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Tuesday, 17 August 1993
Page: 57


Senator BOURNE —On behalf of the Australian Democrats I wish to join in this condolence motion to the family of Sir Edward `Weary' Dunlop. Truly great Australians are rare enough, great humanitarians are even rarer and Sir Edward Dunlop was both. Weary Dunlop's achievements in helping his fellow Australians in time of war are well known to most of us. Sir Edward will also be remembered for his work for the survivors of war and their families and for his medical contributions to nations across Asia. In the last couple of lines of his war diaries, he says:

  There will be strenuous and exciting days working to get the last of these maimed as damaged men on their way home.

  I have resolved to make their care and welfare a life-long mission.

He never let them down. Regardless of whether it was in sport, medical science, our defence forces or in Australia's regional relations, Sir Edward made a memorable and enduring contribution to this country and by all accounts impressed all those with whom he came into contact.

  We have heard how Sir Edward came to be a prisoner of war in 1942. His physical strength and fitness, his training as a surgeon, his knowledge of men, his ability to lead and inspire others to follow—which is probably more important—to deal with his captors and to organise the foul disease-ridden camps the Australians found themselves in were remarkable qualities which he displayed during this time. The unbelievable horror of those times lives today in the pages of the war diaries of Weary Dunlop. They are certainly emotionally moving and, at the same time, they are immensely inspiring.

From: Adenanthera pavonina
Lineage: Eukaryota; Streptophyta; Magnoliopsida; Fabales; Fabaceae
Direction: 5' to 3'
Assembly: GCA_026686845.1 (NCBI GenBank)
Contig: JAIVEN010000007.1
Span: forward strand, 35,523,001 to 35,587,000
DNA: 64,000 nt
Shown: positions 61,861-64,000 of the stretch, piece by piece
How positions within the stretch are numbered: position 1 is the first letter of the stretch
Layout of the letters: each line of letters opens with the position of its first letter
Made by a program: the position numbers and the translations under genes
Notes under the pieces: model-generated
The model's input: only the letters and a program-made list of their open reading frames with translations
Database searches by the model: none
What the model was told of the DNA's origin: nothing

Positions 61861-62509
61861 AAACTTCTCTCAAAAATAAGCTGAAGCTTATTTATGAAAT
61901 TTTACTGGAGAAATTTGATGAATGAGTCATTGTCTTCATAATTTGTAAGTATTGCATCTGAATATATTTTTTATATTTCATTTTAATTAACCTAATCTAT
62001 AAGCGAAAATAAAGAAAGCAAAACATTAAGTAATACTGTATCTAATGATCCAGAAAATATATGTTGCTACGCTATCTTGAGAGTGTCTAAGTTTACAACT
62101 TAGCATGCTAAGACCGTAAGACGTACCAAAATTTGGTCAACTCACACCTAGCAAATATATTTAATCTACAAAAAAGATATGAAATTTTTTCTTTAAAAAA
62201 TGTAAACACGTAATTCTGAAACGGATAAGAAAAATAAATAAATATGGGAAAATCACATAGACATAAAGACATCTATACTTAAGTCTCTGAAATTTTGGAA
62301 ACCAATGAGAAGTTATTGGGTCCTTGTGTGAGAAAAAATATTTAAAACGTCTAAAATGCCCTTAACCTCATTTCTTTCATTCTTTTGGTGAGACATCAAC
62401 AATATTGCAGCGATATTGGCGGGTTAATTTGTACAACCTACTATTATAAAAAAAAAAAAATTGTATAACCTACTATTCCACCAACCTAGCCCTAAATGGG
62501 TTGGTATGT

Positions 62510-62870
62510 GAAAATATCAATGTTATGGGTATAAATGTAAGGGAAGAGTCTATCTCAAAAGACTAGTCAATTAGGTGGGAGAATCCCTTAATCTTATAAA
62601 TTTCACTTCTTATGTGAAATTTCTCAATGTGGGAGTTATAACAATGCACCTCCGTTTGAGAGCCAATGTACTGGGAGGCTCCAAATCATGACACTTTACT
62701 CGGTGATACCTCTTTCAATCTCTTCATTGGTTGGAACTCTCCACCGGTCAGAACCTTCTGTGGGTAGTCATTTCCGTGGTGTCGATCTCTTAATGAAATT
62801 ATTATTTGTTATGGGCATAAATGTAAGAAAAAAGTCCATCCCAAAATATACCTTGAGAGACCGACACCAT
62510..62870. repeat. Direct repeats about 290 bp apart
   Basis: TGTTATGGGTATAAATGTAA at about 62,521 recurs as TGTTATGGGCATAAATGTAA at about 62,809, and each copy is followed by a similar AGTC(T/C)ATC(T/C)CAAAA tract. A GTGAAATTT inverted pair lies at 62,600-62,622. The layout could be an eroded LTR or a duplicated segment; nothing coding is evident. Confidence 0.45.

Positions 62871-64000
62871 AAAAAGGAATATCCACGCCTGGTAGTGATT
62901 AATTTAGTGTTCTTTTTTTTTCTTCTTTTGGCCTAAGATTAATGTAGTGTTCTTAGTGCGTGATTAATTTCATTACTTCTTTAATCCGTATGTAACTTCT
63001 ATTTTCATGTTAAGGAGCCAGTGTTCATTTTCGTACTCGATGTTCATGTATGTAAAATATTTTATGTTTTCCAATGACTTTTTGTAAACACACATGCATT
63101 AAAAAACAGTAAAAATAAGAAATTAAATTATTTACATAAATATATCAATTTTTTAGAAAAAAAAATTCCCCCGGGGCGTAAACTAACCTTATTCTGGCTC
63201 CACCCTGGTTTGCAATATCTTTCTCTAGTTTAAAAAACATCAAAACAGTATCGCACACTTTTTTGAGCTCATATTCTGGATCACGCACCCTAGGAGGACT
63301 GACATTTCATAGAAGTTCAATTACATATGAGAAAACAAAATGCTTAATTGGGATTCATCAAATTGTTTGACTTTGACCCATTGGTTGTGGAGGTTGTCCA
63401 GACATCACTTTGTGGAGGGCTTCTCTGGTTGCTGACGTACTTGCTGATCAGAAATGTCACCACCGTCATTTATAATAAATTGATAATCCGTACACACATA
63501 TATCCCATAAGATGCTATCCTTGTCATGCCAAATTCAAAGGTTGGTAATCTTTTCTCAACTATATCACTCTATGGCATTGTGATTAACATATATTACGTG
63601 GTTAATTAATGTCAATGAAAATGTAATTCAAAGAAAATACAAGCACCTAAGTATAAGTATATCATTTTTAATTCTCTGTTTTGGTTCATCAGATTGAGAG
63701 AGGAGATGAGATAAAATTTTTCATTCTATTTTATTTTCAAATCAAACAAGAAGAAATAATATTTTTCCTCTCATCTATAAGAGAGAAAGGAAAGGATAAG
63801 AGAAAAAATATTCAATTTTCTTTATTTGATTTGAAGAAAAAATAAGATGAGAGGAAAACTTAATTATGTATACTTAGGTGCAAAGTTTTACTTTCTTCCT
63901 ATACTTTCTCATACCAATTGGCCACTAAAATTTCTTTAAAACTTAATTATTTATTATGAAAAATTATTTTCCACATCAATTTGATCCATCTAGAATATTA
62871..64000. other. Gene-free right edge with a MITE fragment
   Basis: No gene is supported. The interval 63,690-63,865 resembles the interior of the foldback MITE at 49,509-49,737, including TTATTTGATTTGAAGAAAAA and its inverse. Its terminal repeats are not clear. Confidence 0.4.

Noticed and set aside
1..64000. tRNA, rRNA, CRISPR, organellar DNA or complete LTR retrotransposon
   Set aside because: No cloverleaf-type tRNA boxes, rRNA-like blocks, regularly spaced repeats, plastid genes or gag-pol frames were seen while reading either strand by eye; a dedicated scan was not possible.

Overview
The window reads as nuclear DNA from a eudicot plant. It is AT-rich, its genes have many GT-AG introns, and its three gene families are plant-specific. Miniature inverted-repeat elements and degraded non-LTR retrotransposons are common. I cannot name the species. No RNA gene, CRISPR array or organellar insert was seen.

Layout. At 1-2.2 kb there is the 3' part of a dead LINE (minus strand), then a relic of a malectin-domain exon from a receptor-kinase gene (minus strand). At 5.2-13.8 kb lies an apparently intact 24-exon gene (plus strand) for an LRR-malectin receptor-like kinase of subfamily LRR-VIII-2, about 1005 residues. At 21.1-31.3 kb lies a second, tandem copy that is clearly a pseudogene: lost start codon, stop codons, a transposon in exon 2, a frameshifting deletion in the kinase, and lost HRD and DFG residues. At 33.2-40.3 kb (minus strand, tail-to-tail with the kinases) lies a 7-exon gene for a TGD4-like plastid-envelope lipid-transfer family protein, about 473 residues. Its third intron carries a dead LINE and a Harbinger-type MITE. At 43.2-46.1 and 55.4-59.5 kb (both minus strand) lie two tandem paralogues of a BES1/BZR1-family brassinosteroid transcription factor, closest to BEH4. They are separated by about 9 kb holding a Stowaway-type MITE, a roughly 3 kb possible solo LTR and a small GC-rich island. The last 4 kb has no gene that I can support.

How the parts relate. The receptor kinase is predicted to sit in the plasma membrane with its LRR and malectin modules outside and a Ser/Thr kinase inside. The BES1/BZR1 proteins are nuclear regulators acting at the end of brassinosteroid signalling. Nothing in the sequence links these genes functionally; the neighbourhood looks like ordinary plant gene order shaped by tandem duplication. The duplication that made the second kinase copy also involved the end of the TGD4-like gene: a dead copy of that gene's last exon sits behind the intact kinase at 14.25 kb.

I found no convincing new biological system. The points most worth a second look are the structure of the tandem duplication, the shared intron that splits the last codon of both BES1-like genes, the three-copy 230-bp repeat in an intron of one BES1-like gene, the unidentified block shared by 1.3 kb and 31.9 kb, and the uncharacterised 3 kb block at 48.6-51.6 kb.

I believe what comes to us in the war diaries is a demonstration of his extraordinary courage and his remarkable tact and skill in getting the best for his men under what surely must be the most horrendous of conditions. He shows us the love and loyalty which obviously existed between him and Helen Ferguson, whom he married after the war, and also his wonderful sense of humour and most obvious charm. All of this inspired devotion in friends, colleagues, acquaintances and indeed many people throughout Australia and South-East Asia.

  After the war, of course, his service to others was evident in all that he was involved in. His own medical practice in Melbourne, where he managed to combine a continuing and devoted care and concern for all his comrades of the war camps, was one such example. His involvement in the development of Australia's role in the Colombo Plan was another. He lectured, taught and operated in Malaysia, Sri Lanka, Thailand and India, and thereafter never stopped working for closer relations with our neighbour nations to the north.

  Few Australians have been as active or as committed in promoting the exchange of knowledge, skills and culture with Asian countries and none as honoured as Weary Dunlop was in return by Asian nations. It is people like Sir Edward Weary Dunlop that inspire us and teach us. His nobility of character and his dedication to others set him apart as a true Australian hero.